In 1960, when I was enrolled for my MA at the Delhi School of Economics, the shining star at the School was certainly K.N. Raj. The founder of the School, V.K.R.V. Rao, had left the institution, but came back every Founders’ Day to remind us of its glorious past and of the enduring values it embodied. Raj’s style was much lower key, but it soon became clear that his dedication to the School was not less than that of Rao.
Raj taught the MA first year paper in Monetary Economics (as it was then called). He was highly organised. Unlike many other teachers, he revised and retyped his lectures every year to take account of new material. I have no doubt that he was the best teacher I have had. He would begin his exposition at a relatively low level to take account of the heterogeneity of the class and then over the year imperceptibly raise the level of treatment of the subject. Yet, he never gave the impression of unduly oversimplifying the subject or of avoiding difficult issues. He was very patient with students and would give them time during and after the class to explain again any point they did not understand. In later years he gave up this course and instead lectured mainly on Indian economics. He gave this subject stronger analytical content and strengthened interest in applied economics among his students, many of whom went on to make major contributions in this field.
Demanding research supervisor
I was inspired by Raj to do research at the School rather than take the default option of competing for the administrative services. I found out soon enough that as a PhD supervisor or “guide”, Raj was a hard taskmaster. He did not believe in rewriting his students’ work and he did not want his students to write joint papers with him. He expected each chapter to be typed and finalised before it was submitted to him. He would then read it and indicate by underlining or markings on the side whatever he felt needed attention. What was exasperating was that he would not indicate what precisely was needed; I had to work it out and make the required changes. When I complained that one of my chapters had already gone through six revisions, he smiled and told me that the PhD degree was only a trade union card. However, before I was admitted to the trade union I would have to prove that I could think logically and write clearly and well.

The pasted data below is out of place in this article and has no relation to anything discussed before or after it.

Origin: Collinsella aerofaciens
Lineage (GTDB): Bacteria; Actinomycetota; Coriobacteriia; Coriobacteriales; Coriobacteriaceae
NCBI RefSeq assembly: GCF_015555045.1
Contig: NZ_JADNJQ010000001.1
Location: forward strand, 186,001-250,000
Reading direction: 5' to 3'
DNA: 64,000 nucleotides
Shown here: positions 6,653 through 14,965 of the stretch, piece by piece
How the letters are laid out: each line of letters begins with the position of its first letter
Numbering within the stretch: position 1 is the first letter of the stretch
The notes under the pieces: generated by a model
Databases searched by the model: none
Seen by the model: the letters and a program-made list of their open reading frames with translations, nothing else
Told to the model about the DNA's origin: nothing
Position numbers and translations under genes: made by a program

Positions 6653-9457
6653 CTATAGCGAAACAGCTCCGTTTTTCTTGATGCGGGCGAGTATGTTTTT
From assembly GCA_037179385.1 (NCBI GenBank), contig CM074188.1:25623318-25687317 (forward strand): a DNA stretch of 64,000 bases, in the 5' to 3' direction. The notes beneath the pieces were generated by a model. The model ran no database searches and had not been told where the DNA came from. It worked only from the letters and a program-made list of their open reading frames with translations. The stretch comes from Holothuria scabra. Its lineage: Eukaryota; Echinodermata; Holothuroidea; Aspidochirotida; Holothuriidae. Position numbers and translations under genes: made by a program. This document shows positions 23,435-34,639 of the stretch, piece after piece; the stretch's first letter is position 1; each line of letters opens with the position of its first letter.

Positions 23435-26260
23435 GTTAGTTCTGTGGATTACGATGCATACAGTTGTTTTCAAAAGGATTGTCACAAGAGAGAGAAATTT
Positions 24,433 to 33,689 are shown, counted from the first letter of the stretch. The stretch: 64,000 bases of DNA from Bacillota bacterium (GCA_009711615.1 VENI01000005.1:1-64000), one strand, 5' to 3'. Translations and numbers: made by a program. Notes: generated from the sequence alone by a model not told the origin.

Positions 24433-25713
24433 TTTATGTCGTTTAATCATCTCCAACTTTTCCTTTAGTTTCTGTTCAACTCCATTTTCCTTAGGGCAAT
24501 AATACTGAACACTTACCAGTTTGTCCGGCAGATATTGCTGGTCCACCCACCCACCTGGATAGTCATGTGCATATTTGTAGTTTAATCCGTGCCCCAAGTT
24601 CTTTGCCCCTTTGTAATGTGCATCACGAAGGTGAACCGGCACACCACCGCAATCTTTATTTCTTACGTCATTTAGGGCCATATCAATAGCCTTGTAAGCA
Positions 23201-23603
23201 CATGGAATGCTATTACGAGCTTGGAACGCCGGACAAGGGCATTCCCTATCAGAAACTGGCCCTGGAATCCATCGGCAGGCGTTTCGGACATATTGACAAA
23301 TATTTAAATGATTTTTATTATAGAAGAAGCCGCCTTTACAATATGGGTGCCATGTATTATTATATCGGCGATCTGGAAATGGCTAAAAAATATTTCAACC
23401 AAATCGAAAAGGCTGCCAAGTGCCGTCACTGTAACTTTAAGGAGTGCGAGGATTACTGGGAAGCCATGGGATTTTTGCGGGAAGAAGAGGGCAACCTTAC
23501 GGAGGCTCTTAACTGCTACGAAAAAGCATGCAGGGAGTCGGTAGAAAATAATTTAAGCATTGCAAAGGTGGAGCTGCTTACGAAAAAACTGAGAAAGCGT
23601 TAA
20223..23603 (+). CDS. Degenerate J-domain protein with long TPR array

Raj’s contributions as a professional economist were many; rather than attempting to cover them all, I will highlight just a few taken from areas of shared interest. I think his finest work was the lectures he delivered at the National Bank of Egypt in the early 1950s on the employment aspects of planning. These were published by the bank but, unfortunately, the book soon became almost impossible to find. The lectures reveal a remarkable understanding of the social fabric of rural India. In his view, the supply of labour was made up of two parts: the more or less purely agricultural labour households seeking wage employment and farming families in which members worked on the family farm and occasionally took up outside employment. The western concept of a labour market was directly applicable to the former, but not fully to the latter. He attacked Arthur Lewis’s concept of unlimited supply of labour at the existing wage available to the modern sector, arguing that this was not valid for the self-employed and unpaid family workers within cultivating households, as their decision to work outside the household depended upon such factors as the decision of the household (or its head) and the relation between the average household income and the wage offered in the modern sector.